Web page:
Monday, February 24, 2014

Winning! #Conclave14

This post is for the Indiblogger contest on "Winning" for India Today #Conclave14

What does winning mean to me is the question asked, and I ponder about #Winning. I am a research student pursuing PhD in infectious disease and I also am an avid reader and blog about books &writing on this blog. What winning means to me, someone who everyday encounters patients, terminally ill with the most dangerous diseases of the planet? When you see life wither away like that leaf in autumn, winning means every second you put a fight to live. Every minute your will power fights to live one more day, and in one day do something that may be with someone even when I am not. So the #Winning for me is each day lived working for something you believe in, standing upto each challenge and rising against all odds.


Reading being my personal interest and I being true Indian to the core it hurts me to see so many languages and dialects disappearing. The main reason being that we are educated in English and therefore more comfortable in reading and expressing in the same. However reports such as these Tribal Languages face Extinction (http://timesofindia.indiatimes.com/city/guwahati/Tribal-languages-face-extinction/articleshow/21750954.cms) and Thomson Reuters Reports saying "India Speaks 780 languages, 220 lost in last 50 years - Survey" http://blogs.reuters.com/india/2013/09/07/india-speaks-780-languages-220-lost-in-last-50-years-survey/  really disturbed me. In my opinion every person who will contribute to saving these languages would be a winner. My steps in the direction is supporting this with an initiative of promoting writings in Hindi and other regional languages on social media called #TRCReadManyLanguages. 

However #winning in general can be defined in many ways and there are many category of winners. Mahatma Gandhi said "Being the change you wish to see in this world" which is the most difficult task to achieve. However more difficult than that is understanding the need of tomorrow and beginning the process of creation today, the term we call "Visionary" and every visionary is a winner in my opinion, for he solves the problems of tomorrow, today! Winners are also those who changed the world with thoughts and philosophy like Rabindranath Tagore. Winners also were men who changed the way the world, the society thought and functioned, example being Emperor Akbar, Abraham Lincoln, Swami Vivekananda. Winning can be altruistic, e.g a soldier sacrificing his life for the nation. Winning is teaching a child who cannot afford education. Winning is that each scientist that slogged for Chandrayan 1 whose name in the end will be lost in the pages of history. Winning in short is doing something for a the smallest cause or living being or ones nation. For what is ocean? if not a collection of small water droplets.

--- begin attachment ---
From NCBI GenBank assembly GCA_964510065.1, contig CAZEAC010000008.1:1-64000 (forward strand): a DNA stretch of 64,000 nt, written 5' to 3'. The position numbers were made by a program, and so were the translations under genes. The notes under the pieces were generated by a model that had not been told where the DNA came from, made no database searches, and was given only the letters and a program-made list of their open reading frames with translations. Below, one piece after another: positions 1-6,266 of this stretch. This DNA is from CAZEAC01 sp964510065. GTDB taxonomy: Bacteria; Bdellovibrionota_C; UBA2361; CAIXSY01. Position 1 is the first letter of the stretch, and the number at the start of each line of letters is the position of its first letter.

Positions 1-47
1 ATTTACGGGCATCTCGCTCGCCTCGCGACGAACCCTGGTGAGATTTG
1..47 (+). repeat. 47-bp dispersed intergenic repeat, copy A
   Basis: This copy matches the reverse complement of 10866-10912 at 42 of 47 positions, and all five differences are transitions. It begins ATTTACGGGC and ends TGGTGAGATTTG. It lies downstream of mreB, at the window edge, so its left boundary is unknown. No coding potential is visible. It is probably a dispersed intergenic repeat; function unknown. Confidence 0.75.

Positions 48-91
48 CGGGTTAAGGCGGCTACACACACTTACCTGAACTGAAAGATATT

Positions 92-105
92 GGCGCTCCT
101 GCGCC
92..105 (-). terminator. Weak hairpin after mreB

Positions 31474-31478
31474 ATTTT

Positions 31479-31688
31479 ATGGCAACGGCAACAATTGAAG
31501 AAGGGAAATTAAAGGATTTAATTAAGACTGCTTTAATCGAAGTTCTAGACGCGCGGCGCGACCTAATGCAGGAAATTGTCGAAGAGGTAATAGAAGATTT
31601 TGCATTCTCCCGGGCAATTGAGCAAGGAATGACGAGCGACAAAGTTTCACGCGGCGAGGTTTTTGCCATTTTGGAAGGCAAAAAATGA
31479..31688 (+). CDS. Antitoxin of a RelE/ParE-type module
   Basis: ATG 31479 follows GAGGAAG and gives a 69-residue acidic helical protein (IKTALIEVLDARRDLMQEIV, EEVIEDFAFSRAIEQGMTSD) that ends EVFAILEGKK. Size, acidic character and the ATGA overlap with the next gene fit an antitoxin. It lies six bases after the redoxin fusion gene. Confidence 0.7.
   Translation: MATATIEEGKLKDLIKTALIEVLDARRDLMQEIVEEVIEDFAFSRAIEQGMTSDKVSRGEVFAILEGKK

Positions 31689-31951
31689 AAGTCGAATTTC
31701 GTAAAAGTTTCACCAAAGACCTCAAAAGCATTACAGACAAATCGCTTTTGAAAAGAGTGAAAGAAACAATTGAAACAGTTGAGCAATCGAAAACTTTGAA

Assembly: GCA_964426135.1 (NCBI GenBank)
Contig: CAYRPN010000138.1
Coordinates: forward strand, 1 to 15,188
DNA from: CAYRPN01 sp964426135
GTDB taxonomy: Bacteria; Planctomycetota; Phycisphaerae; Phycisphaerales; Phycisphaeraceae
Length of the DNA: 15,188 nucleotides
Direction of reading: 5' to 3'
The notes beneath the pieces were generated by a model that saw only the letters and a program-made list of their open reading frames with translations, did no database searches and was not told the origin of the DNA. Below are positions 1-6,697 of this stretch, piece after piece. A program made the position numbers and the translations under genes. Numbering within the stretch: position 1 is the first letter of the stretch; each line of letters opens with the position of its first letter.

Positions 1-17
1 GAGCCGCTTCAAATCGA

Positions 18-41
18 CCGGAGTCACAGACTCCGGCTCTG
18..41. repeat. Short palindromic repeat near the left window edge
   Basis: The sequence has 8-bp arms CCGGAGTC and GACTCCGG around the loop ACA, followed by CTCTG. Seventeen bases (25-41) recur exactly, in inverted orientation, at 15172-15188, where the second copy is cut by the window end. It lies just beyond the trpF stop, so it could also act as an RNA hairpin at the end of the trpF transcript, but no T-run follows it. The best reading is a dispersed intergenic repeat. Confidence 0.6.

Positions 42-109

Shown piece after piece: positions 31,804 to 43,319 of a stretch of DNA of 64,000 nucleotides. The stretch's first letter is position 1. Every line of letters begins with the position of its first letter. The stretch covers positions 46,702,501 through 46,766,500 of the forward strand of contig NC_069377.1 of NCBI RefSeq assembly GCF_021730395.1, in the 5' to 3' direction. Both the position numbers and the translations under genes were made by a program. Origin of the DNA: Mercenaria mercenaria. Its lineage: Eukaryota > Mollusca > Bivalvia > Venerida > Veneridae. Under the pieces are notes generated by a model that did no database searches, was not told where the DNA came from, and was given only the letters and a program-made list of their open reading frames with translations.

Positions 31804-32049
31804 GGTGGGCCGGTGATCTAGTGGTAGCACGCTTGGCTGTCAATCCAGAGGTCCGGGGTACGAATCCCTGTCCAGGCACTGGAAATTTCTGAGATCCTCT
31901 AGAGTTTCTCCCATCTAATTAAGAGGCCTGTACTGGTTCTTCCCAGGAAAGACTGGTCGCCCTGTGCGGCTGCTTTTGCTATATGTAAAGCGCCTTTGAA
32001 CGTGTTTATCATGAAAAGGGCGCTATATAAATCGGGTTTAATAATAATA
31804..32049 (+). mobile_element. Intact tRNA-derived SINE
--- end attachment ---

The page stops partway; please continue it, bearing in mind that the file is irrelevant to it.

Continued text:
However, most of us are able to do just one of these things in one life time, but the term #winner brings to mind one name above all, the man whom I looked up to while growing up, my first idol and whose foot steps I try to walk on each day - my grandfather, Dr. Balubhai Vashi. He educated himself and all his brothers being the eldest son of a poor farmer, for whom paying a school fee of 5 rupees was difficult and two meals a day meant treat. He himself became a doctor in 1920's , though poor even then he chose to start practising in Umbergaon (then a village and mostly forest area as the taluka had not a single doctor). India then was under the British rule and his Indian blood demanded freedom of land, for he was a son of farmer, who better will understand ones motherland being ruled by foreign blood? He joined the freedom movement with Mahatma Gandhi, took part in rallies and continued serving even the tribals, going on visits t jungle areas and never taking a penny from the poor for his services. He also went to jail along with Gandhi and I am sure felt like a winner the efforts of many like him were fruitful and when at the stroke of midnight on 15th August 1947 our nation was free. Though he like many other remain the unsung hero's in our history, but its not their fame they were looking for and the combined dream was achieved. The world #selfie, the very emotion couldn't find a corner in their hearts. He got married to a simple village girl (my grandmother) by an arranged match between the families. In those days music was a taboo. Nobody knows how he discovered she had learnt to play the harmonium and gifted her one on their fourth wedding anniversary. This to me is true love, the understanding without words. However, life wouldn't let him live, she was diagnosed with cancer and they had four children, one in medical school and three in school. She had a rare type of cancer chronic lymphocytic leukemia, and was admitted to The Tata Memorial Hospital, Mumbai, where she fought the battle for ten years with repetitive blood transfusions, chemotherapy, etc. until finally the disease consumed her. In those years, he had six mouths to feed, pay heavy hospital bills, pay for all the children's fees and boarding and yet he didn't breakdown. He served with the same zeal, may be more, but never charging a penny extra and never charging the poor, something that he practised till the end of his life. Those times were different, many in his family advised him to abandon a diseased wife but he looked after her and ensure the best possible treatment for her. I feel his achievements greater than anyone I know having watched him so closely.